On peak versus average interference power constraints for protecting primary users in cognitive radio networks
 IEEE Trans. Wireless Commun
, 2009
"... This paper considers spectrum sharing for wireless communication between a cognitive radio (CR) link and a primary radio (PR) link. It is assumed that the CR protects the PR transmission by applying the socalled interferencetemperature constraint, whereby the CR is allowed to transmit regardless o ..."
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Cited by 13 (6 self)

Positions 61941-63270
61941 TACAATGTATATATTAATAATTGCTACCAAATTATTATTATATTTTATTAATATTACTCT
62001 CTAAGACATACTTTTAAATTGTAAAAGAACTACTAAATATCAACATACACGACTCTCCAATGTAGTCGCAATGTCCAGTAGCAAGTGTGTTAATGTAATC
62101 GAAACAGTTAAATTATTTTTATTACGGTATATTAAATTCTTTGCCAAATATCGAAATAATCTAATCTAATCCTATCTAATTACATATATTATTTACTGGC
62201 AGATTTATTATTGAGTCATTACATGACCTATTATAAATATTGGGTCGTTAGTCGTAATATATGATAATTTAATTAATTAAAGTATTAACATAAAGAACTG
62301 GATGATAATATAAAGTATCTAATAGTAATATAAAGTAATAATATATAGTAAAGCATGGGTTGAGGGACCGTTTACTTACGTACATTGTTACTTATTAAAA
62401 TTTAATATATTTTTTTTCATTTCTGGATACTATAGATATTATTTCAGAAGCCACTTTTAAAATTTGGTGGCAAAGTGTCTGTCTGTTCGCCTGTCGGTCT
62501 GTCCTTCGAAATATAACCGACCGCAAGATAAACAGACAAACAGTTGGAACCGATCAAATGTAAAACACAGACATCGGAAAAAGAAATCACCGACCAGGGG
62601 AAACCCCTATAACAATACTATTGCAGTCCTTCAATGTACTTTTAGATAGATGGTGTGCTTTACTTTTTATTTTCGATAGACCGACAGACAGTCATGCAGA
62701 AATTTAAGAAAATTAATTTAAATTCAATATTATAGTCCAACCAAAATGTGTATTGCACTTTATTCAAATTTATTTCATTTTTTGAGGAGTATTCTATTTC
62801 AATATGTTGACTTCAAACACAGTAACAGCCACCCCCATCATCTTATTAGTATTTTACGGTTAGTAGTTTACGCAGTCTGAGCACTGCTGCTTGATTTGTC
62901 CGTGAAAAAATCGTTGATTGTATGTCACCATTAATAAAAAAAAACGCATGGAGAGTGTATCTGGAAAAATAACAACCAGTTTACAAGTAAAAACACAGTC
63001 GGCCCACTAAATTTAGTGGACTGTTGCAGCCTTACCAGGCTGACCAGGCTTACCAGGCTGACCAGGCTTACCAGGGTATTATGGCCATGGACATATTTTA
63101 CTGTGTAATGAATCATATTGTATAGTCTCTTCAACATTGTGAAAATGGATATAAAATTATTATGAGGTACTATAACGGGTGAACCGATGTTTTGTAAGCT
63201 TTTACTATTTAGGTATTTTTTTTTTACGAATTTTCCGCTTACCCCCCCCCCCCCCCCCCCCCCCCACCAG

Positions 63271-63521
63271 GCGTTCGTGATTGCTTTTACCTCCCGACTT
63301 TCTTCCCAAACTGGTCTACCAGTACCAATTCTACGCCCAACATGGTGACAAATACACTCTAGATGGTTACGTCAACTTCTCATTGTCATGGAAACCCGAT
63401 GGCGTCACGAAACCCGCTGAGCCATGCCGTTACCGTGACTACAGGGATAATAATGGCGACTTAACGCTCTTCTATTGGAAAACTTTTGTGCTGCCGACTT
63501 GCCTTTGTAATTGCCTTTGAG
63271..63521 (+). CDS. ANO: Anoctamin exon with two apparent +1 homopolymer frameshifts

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This paper considers spectrum sharing for wireless communication between a cognitive radio (CR) link and a primary radio (PR) link. It is assumed that the CR protects the PR transmission by applying the socalled interferencetemperature constraint, whereby the CR is allowed to transmit regardless of the PR’s on/off status provided that the resultant interference power level at the PR receiver is kept below some predefined threshold. For the fading PR and CR channels, the interferencepower constraint at the PR receiver is usually one of the following two types: One is to regulate the average interference power (AIP) over all the fading states, while the other is to limit the peak interference power (PIP) at each fading state. From the CR’s perspective, given the same average and peak power threshold, the AIP constraint is more favorable than the PIP counterpart because of its more flexibility for dynamically allocating transmit powers over the fading states. On the contrary, from the perspective of protecting the PR, the more restrictive PIP constraint appears at a first glance to be a better option than the AIP. Some surprisingly, this paper shows that in terms of various forms of capacity limits achievable for the PR fading channel, e.g., the ergodic and outage capacities, the AIP constraint is also superior over the PIP. This result is based upon an interesting interference diversity phenomenon, i.e., randomized interference powers over the fading states in the AIP case are more advantageous over deterministic ones in the PIP case for minimizing the resultant PR capacity losses. Therefore, the AIP constraint results in larger fading channel capacities than the PIP for both the CR and PR transmissions. Index Terms Cognitive radio, spectrum sharing, interference temperature, interference diversity, fading channel capacity.